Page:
Today, millions of data points are available... so rich and plentiful that processing them exceeds the capacity of the human brain. But not that of AI

    Influence on public policy

    “AI makes it possible to do things that were impossible to do before,” says Jacques Sainte-Marie, a researcher at Sorbonne University and at the INRIA (National Institute for Research in Digital Science and Technology), of which he is Deputy Scientific Director, responsible for issues related to digital science and the environment. And he reminds us that “without digital data there would be no report from the IPCC [Intergovernmental Panel on Climate Change of the United Nations]”.

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    Today, millions of data points are available (satellite images, sensors measuring temperature, humidity, concentration of greenhouse gases in the atmosphere, etc.). This data is so rich and plentiful that processing it is now beyond the capacity of the human brain. But not that of AI. “Computers have been programmed to sort through this deluge of information and extract the relevant aspects,” explains Philippe Ciais, a researcher in the Climate and Environmental Sciences Laboratory at the French Alternative Energies and Atomic Energy Commission (CEA). This allows scenarios for the years and decades ahead to be refined, hypotheses to be tested, and decisions to be taken.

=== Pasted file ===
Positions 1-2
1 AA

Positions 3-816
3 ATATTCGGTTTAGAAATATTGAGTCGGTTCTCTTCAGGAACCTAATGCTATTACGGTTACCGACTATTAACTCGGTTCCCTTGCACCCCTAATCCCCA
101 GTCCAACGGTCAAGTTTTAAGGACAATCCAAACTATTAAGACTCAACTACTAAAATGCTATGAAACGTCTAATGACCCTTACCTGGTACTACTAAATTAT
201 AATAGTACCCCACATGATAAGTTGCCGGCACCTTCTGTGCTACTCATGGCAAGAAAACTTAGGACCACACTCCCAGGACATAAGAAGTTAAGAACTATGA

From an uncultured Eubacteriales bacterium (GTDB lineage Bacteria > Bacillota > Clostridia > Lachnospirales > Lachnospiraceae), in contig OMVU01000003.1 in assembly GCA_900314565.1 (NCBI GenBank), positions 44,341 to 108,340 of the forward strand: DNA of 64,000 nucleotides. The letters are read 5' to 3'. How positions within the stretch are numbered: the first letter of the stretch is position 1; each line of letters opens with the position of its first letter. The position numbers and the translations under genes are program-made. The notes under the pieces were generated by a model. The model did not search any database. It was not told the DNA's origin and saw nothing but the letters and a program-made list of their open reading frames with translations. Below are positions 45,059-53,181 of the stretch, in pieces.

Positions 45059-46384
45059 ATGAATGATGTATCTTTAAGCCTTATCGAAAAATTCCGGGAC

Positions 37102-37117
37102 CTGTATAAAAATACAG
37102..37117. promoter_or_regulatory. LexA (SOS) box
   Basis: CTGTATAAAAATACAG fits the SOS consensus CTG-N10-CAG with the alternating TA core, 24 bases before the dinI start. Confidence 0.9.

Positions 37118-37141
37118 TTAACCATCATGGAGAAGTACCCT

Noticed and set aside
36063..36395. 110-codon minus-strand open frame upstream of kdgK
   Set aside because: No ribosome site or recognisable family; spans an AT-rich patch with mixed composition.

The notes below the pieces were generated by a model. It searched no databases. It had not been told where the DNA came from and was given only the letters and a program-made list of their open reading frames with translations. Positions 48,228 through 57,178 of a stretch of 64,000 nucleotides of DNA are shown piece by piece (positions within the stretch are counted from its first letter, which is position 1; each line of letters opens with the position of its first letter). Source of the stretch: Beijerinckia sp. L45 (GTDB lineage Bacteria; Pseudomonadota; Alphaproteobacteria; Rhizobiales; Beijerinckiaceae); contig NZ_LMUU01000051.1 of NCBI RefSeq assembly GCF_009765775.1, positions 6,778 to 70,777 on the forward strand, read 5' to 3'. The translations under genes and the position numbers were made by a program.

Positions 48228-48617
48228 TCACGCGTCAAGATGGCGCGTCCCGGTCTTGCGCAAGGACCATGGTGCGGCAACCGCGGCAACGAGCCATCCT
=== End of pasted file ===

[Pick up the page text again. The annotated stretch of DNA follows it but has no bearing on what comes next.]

Analysis of satellite images

    These climate models and projections provide reliable data that helps decision-makers responsible for implementing public decarbonisation policies, such as the recommendations of the IPCC. These projections are partly drawn from geospatial surveillance and detection technologies by private companies, including Kayrros. The French company is a global leader in its sector and was named one of the world’s 100 most influential businesses in 2023 by Time magazine.